The Spectator

18 November 2017

Corbyn 2.0

Elections are now lost or won on social media – and the Tories have barely logged on

Features

Features

Politics is now a digital arms race, and Labour is winning

Jeremy Corbyn’s supporters live their lives online in a way the Conservatives’ do not

Features

We might not like it, but Donald Trump really is a great global brand

The US President’s tour of Asia has only enhanced his reputation

Features

Real democracy or a tribal bloodbath? Zimbabwe is on the brink

The West is gambling that Mugabe’s likely replacement won’t be worse

Features

Jeffrey Archer: Jeremy Corbyn will be PM because the voters are sick of us Tories

The bestselling novelist on the Labour leader’s good points — and why he’ll keep writing to the end

Features

Don’t delete Kevin Spacey!

After all the sex abuse allegations, it’s as if we are trying to pretend the actor never existed

Features

Is Prince Charles so fond of Islam because he distrusts Jews?

An unearthed letter shows the Prince of Wales in a disturbing new light

Features

What if the first world war had ended a year earlier?

The great lost peace my great-great-grandfather proposed in November 1917

Much fun: Usain Bolt and Wenlock the mascot

Notes on...

Which town directly inspired the revival of the Olympics? Clue: it's not in Greece

There were two mascots for the 2012 Olympic and Paralympic Games. One was called Mandeville, obviously because Stoke Mandeville’s games…

The Week

Leading article

Britain and its allies are opening the way for yet another Iraq war

After chasing out Isis we’re not even pretending to stabilise the country – our policy is to bomb and go home

Portrait of the week

The Brexit Bill faces 470 amendments on its way through Parliament

Also in Portrait of the Week: The Zimbabwe Army moves against Robert Mugabe and 4,000 Isis fighters are bussed out of Raqqa

Diary

Rachel Johnson: The trouble with today’s porn? Older men are terrified by it

Also: My schoolgirl heartache and why my father went to the jungle

Barometer

If EU nationals are leaving the NHS, why are their numbers going up?

Also in Barometer: the iron bridge at Ironbridge was not the world’s first

Ancient and modern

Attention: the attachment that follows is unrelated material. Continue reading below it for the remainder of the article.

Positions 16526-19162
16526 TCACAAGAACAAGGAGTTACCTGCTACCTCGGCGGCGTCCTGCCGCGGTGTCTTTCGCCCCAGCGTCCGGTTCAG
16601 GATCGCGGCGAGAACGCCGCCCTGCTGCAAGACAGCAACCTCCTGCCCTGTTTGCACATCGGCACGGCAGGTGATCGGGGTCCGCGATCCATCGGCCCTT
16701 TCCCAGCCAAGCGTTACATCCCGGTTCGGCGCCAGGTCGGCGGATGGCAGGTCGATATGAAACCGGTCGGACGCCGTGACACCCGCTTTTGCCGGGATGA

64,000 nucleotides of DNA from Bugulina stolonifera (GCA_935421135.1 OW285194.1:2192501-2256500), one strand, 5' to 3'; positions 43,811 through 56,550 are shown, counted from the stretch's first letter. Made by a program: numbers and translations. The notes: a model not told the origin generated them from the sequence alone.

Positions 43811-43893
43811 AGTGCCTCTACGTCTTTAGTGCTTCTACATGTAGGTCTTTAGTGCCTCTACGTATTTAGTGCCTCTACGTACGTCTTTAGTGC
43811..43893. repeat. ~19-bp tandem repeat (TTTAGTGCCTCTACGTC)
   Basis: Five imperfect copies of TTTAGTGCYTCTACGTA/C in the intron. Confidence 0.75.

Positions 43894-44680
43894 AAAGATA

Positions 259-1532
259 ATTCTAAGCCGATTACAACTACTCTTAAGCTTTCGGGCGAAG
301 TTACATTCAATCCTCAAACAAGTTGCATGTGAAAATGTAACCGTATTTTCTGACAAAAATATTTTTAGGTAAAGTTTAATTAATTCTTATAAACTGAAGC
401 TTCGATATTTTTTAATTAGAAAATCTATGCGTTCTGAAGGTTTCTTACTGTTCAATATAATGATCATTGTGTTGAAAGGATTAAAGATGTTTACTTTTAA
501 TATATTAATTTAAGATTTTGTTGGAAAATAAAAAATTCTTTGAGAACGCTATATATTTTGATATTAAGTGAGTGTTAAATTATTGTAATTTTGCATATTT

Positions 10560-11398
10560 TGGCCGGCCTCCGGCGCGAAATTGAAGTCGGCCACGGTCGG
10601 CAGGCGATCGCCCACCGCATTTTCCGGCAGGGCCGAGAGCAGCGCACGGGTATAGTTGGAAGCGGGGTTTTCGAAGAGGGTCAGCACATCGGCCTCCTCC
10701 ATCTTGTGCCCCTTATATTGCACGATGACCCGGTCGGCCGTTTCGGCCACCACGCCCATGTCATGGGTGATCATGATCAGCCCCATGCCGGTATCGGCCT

Fake news is nothing new — it was de rigeur in ancient Greece

Social media is getting a pounding from the liberal press but it doesn’t threaten democracy in the way they claim

Letters

To fix this failing government make Gove the CEO and keep May as chairman

Also in Letters: don’t blame the SNP for the state of Scottish schools, living with disinhibited dementia and Macron’s mistake

Columnists

The Spectator's Notes

Let’s hear more of Parliament and less of pundits

Also in The Spectator’s Notes: Paul Dacre, tax avoidance and the threat posed by Paddington Bear

Politics

The Tories urgently need a boost from Philip Hammond’s Budget

But there’s still no money and the Chancellor is already scrabbling to fund the deal with the DUP

Lionel Shriver

Security overkill is terror’s real triumph

The official reaction to attacks in London and New York was hasty and hysterical – but permanent

James Delingpole

Why oh why didn’t I buy more Bitcoin?

I reflect bitterly on how much richer I’d be if only I’d had the courage of my convictions

Any other business

Armageddon is coming – how real-life employers are preparing for life under Corbyn

Also in Any Other Business: The London Stock Exchange is in crisis just when it needs to look world-conquering

Books

Lead book review

More books of the year

A further selection of the best and most overrated books of 2017, chosen by some of our regular reviewers

Books

How can I prevent my husband from burning all my post?

Our own dear Mary wishes Giles wouldn’t automatically assume that everything she’s sent is junk mail

Roman mosaic from the Villa of the Nile, Leptis Magna, Libya (2nd century AD)

Books

Holy mackerel! Civilisation begins with fishing

It wasn’t agriculture and husbandry but the need to fish that shaped society and the modern world, argues Brian Fagan

Books

Sex and sycophancy at Rolling Stone

Its editor, Jann Wenner, was once intimate with Mick and Keith and John and Yoko. Now it’s just sleaze he’s remembered for

Lettice had the same thin face as Queen Elizabeth I, and the same shock of thickly curled, fiery red hair

Books

The great Tudor catfight

Queen Elizabeth I never forgave her cousin Lettice Knollys for marrying the dashing Earl of Leicester

Books

The 67 words that ensured endless bloodshed

Ian Black assesses the havoc created in the Middle East by the short but fatally divisive Balfour Declaration 70 years ago

Books

Horatio Clare breaks the ice with the taciturn Finns

Awed by the huge stillness of the frozen north, Clare learns to deconstruct the ‘different grades’ of Finnish silence

Scallops with seaweed butter, from The Sportsman

Books

Menus on the wild side

The latest cook books celebrate the smallholder and forager, with recipes for berries and every sort of seaweed

Books